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Children's Author James Warhola Tells About His Crazy Uncle Andy (as in Warhol)

The young James Warhola, children's book author and illustrator, loved taking six-hour family road trips to New York City to surprise his uncle and grandmother, who lived there with their 25 Siamese cats.In his new book, Uncle Andy’s Cats (Putnam) that comes out later this month, Warhola recounts t...

James Warhola will be signing copies of his new book Uncle Andys Cats at the day-long Warholapalooza!




The young James Warhola, children's book author and illustrator, loved taking six-hour family road trips to New York City to surprise his uncle and grandmother, who lived there with their 25 Siamese cats.



In his new book, Uncle Andy’s Cats (Putnam) that comes out later this month, Warhola recounts those visits and the crazy cat-astrophes (forgive the awful pun, but I couldn’t resist) that took place at his uncle’s home.



At first, his uncle—none other than American Pop Artist Andy Warhol (1928-1987)—owned one cat, Hester, who was soon joined by a companion, Sam. Soon enough, there were 25 cats—all named Sam.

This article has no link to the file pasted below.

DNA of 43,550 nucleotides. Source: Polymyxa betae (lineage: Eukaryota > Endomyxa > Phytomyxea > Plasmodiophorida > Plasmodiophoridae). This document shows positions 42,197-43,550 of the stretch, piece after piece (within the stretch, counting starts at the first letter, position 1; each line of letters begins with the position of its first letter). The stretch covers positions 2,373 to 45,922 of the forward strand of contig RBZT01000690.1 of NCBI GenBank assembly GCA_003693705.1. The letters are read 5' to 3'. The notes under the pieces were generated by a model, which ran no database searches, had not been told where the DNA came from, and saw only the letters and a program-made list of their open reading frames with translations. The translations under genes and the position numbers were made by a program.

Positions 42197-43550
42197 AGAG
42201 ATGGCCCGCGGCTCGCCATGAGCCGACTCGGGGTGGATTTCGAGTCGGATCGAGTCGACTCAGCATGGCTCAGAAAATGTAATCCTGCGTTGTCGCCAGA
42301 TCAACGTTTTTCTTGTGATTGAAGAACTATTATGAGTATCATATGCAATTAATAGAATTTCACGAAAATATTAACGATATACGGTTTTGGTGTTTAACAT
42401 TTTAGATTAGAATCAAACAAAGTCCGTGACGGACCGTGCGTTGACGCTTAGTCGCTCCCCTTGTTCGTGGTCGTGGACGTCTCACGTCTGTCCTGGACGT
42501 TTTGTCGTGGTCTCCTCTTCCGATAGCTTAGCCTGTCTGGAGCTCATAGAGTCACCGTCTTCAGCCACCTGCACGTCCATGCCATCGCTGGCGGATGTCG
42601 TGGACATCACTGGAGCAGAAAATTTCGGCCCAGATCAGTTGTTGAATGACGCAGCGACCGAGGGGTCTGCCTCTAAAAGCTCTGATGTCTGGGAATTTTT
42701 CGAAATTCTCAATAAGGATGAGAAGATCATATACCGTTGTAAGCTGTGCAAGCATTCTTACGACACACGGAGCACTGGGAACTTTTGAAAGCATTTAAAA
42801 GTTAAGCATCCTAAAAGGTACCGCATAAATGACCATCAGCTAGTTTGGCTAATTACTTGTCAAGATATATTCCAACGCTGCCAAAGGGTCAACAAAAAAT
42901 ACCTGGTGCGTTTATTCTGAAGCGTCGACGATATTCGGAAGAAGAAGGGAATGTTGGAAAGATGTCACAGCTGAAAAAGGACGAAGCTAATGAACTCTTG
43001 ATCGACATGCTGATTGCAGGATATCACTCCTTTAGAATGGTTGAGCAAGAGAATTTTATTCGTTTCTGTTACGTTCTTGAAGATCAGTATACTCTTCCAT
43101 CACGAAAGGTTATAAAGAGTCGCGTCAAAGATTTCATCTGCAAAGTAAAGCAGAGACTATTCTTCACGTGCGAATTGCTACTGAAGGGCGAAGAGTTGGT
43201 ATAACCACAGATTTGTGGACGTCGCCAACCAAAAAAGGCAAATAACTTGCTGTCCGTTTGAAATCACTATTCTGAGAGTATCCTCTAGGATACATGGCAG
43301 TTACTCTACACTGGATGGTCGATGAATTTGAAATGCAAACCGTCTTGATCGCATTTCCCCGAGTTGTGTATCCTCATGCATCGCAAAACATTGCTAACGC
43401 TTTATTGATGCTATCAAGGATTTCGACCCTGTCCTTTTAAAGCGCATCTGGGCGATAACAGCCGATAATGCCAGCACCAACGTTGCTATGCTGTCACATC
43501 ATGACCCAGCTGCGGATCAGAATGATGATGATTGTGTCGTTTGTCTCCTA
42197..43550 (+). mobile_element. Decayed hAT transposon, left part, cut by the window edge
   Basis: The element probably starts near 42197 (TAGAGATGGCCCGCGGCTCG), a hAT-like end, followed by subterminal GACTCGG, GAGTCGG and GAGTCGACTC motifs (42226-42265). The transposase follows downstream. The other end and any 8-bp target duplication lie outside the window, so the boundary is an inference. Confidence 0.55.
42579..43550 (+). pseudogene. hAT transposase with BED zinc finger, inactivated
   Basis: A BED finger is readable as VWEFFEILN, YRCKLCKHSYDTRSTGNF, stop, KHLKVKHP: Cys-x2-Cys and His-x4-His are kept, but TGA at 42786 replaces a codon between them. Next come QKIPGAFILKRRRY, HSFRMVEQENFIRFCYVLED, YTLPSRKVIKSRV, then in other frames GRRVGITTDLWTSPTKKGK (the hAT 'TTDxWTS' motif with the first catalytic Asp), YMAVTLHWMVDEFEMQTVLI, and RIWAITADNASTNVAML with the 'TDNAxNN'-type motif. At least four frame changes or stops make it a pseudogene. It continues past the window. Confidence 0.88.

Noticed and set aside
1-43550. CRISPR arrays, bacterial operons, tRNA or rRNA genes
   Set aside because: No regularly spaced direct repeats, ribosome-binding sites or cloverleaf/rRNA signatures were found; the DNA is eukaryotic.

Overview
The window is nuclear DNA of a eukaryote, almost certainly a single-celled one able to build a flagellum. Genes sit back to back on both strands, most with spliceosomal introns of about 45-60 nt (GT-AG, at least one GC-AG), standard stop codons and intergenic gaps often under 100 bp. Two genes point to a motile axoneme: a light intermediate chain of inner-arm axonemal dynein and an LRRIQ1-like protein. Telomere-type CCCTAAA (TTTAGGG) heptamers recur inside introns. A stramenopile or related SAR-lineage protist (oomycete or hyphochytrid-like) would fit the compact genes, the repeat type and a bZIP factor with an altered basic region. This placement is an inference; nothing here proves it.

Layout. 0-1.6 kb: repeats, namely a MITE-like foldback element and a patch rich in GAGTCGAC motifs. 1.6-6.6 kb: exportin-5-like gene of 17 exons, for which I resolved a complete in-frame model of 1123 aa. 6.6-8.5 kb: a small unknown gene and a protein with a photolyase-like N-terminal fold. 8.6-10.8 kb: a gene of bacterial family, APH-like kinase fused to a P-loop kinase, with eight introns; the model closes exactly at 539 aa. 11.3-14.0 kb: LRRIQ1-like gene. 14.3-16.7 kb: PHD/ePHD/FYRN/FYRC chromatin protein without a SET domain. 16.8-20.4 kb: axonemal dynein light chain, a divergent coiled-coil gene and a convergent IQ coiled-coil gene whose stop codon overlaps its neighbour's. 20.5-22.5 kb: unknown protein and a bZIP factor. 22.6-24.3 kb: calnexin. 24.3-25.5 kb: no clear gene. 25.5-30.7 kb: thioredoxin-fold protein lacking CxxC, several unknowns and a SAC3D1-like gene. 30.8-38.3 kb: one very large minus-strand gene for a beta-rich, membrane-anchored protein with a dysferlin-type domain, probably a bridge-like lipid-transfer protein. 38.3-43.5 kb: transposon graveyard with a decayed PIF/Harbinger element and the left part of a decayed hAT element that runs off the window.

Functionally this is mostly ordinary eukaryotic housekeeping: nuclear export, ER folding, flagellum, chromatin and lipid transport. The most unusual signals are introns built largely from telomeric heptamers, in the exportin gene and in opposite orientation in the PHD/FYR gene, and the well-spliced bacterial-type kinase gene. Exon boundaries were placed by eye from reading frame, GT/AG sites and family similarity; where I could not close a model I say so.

To tell them apart, Warhola says his grandmother assigned them names by color, Red Sam, Blue Sam, etc.



Andy Warhol and his mother Julia created a limited edition book, " 25 Cats Name Sam and One Blue Pussy," and shared copies with friends as keepsakes.



"They did those because they loved their cats," says Warhola. "They were fun projects and it showed their talents. My uncle just loved to draw. So I wanted to be a little bit like him."



The visits became an inspiration. Warhola has been an illustrator for 30 years, and has designed covers for science fiction novels and MAD magazine.



"The art was always throughout this house. Leaning against the walls and rolled up. We used to play hide-and-seek in it. We had a lot of fun, flipping through all that art," Warhola recalls, adding that he frequently finds Warhol's works of art in museums now, and can remember taking refuge behind the canvas as it leaned against the wall.



"There were tons of in his house. And the whole place smelled like linen because he used it for his canvases. When we became old enough, we stretched canvases for him. We were always doing those kinds of chores for him. If he knew we had a capability, he would certainly get us to use it. More importantly, he kept us out of trouble."



When asked about the transition from the satirical MAD magazine to childrens' books, Warhola says he likes to do things that have a sense of humor.



"I look at them very lightheartedly and funny. It’s tough enough to get kids to read and if you can add a touch of humor it helps."



And how does he think his uncle would react to the books?



"I think he’d love this cats book because it’s my childhood viewpoint.  He’d get a kick out of it. "



Warhola will read from his book Uncle Andy’s: A Faabbbulous Visit with Andy Warhol, at the National Portrait Gallery as part of an all-day festival, Warholapalooza! on Saturday, June 20, 11:30 to 5.
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